Email updates

Keep up to date with the latest news and content from BMC Gastroenterology and BioMed Central.

Open Access Research article

The impact of Irritable Bowel Syndrome on health-related quality of life: a Singapore perspective

Yu Tien Wang1*, Hwee Yong Lim2, David Tai2, Thinesh L Krishnamoorthy1, Tira Tan2, Sylvaine Barbier3 and Julian Thumboo4

Author Affiliations

1 Department of Gastroenterology and Hepatology, Singapore General Hospital, Singapore

2 National Cancer Center, Singapore

3 Duke-NUS Graduate Medical School, Singapore

4 Department of Rheumatology & Immunology, Singapore General Hospital, Singapore

For all author emails, please log on.

BMC Gastroenterology 2012, 12:104  doi:10.1186/1471-230X-12-104

Published: 9 August 2012

Abstract

Background

Irritable bowel syndrome (IBS) is a common gastrointestinal disorder. The prevalence of IBS in Asian countries varies from 2.9% to 15.6%. IBS does not result in increased mortality, but is associated with psychological distress and disruption of work and sleep. Consequently, the evaluation of health-related quality of life (HRQoL) is an important outcome measure for patients with IBS since it provides a holistic assessment of the patient's emotional, social and physical function. However, some HRQoL tools can be time-consuming to apply. EQ-5D is a brief HRQoL tool which has been validated in the Western IBS population but has thus far not been used in Asia. This study was conducted to determine whether persons with self-reported symptoms that met the Rome III criteria for IBS had a poorer quality of life than those without these symptoms. We also aimed to determine which specific aspects of quality of life were most affected and whether any risk factors distinguished those with and without IBS.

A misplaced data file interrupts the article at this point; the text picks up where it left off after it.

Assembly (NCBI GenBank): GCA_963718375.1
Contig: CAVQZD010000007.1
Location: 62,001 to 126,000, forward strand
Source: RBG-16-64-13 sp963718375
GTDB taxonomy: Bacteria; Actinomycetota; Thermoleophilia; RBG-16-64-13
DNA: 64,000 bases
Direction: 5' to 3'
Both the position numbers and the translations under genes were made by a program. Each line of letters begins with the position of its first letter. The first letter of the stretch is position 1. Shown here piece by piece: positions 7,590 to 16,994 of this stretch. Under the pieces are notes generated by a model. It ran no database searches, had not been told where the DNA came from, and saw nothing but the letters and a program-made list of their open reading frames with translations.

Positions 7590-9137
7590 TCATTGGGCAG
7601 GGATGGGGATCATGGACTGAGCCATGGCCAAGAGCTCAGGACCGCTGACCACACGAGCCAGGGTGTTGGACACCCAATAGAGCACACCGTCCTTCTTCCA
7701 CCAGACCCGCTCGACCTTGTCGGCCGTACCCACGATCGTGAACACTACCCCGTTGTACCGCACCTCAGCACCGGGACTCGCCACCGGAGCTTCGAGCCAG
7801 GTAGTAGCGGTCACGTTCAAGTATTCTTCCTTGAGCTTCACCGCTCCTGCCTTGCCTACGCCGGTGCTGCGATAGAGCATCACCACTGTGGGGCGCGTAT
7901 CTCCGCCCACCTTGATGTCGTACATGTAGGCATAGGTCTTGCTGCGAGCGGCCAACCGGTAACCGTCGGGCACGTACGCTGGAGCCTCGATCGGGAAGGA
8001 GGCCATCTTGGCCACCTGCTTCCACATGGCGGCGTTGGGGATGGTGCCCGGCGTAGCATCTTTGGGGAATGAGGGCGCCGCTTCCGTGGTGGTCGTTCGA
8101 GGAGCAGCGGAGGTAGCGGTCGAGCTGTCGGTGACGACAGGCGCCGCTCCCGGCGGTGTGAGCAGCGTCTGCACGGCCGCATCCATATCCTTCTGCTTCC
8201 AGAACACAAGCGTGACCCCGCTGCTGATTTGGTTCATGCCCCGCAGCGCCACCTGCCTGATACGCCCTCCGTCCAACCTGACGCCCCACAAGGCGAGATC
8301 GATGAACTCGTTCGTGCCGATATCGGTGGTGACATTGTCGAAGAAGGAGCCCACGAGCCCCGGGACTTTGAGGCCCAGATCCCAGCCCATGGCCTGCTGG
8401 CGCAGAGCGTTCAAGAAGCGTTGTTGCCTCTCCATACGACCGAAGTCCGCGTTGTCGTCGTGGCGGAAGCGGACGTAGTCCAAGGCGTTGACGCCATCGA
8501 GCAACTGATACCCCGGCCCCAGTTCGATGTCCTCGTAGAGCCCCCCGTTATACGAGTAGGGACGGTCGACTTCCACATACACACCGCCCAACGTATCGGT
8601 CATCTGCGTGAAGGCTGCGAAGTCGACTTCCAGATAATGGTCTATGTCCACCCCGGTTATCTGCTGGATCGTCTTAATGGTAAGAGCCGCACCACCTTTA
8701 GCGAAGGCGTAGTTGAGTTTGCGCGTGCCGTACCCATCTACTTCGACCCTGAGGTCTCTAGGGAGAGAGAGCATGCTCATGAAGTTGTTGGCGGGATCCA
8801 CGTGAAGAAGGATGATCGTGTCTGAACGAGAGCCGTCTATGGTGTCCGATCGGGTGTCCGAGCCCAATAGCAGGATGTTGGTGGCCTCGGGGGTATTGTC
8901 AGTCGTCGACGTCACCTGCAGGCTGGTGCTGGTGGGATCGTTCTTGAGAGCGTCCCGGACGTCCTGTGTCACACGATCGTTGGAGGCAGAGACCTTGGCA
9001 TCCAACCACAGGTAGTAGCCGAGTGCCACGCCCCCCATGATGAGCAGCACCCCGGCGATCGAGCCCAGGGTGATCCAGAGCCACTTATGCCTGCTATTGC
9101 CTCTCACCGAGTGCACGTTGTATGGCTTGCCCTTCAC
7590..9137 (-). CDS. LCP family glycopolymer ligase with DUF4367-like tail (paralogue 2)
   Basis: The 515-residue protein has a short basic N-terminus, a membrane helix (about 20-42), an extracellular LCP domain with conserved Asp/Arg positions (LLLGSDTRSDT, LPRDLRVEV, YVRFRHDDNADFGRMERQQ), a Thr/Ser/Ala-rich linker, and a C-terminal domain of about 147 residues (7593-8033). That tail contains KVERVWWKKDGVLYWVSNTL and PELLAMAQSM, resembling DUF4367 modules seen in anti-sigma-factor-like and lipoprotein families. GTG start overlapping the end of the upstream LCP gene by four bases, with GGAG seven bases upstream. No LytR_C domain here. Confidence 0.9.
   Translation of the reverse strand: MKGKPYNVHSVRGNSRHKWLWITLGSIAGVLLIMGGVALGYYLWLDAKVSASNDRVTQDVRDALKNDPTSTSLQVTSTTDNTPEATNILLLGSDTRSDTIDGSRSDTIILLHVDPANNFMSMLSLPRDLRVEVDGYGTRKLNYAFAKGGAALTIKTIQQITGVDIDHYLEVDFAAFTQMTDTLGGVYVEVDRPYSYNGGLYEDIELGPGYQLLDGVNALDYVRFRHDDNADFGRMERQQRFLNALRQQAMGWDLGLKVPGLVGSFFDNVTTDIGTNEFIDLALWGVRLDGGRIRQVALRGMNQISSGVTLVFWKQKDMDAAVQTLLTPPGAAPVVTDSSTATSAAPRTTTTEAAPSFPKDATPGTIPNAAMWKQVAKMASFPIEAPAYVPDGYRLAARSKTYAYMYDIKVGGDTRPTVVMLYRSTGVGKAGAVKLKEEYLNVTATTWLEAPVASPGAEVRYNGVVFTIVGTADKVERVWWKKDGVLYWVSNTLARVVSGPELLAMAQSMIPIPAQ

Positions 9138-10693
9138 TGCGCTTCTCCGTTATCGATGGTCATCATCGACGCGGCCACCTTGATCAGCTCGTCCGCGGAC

Methods

Self-administered questionnaires which included the Rome III diagnostic questionnaire modules for IBS and the EQ-5D questionnaire were obtained from participants of a health symposium in Singapore on 31th October 2010. IBS was diagnosed based on the Rome III Criteria. The main outcome measure was the EQ-5D index score. The relationship between the presence of IBS and the EQ-5D index score, individual dimensions of EQ-5D and demographic risk factors were examined.

Results

449 completed questionnaires were analyzed. The mean EQ-5D index score for IBS was 0.739 which was a significant reduction compared to non-IBS participants [āˆ’0.11 (95% CI: -0.15 to āˆ’0.07), pā€‰<ā€‰0.001]. Multivariate analysis showed that IBS was significantly associated with younger age and higher education level. Of the five EQ-5D dimensions, IBS sufferers were significantly affected in mobility, anxiety or depression, usual activity and pain. There was a "dose related" increase in likelihood of having IBS with increased severity of pain and anxiety or depression.

Conclusion

IBS sufferers have significantly poorer quality of life. Assessment of HRQoL in IBS using the EQ-5D should be considered in further studies and routine clinical practice.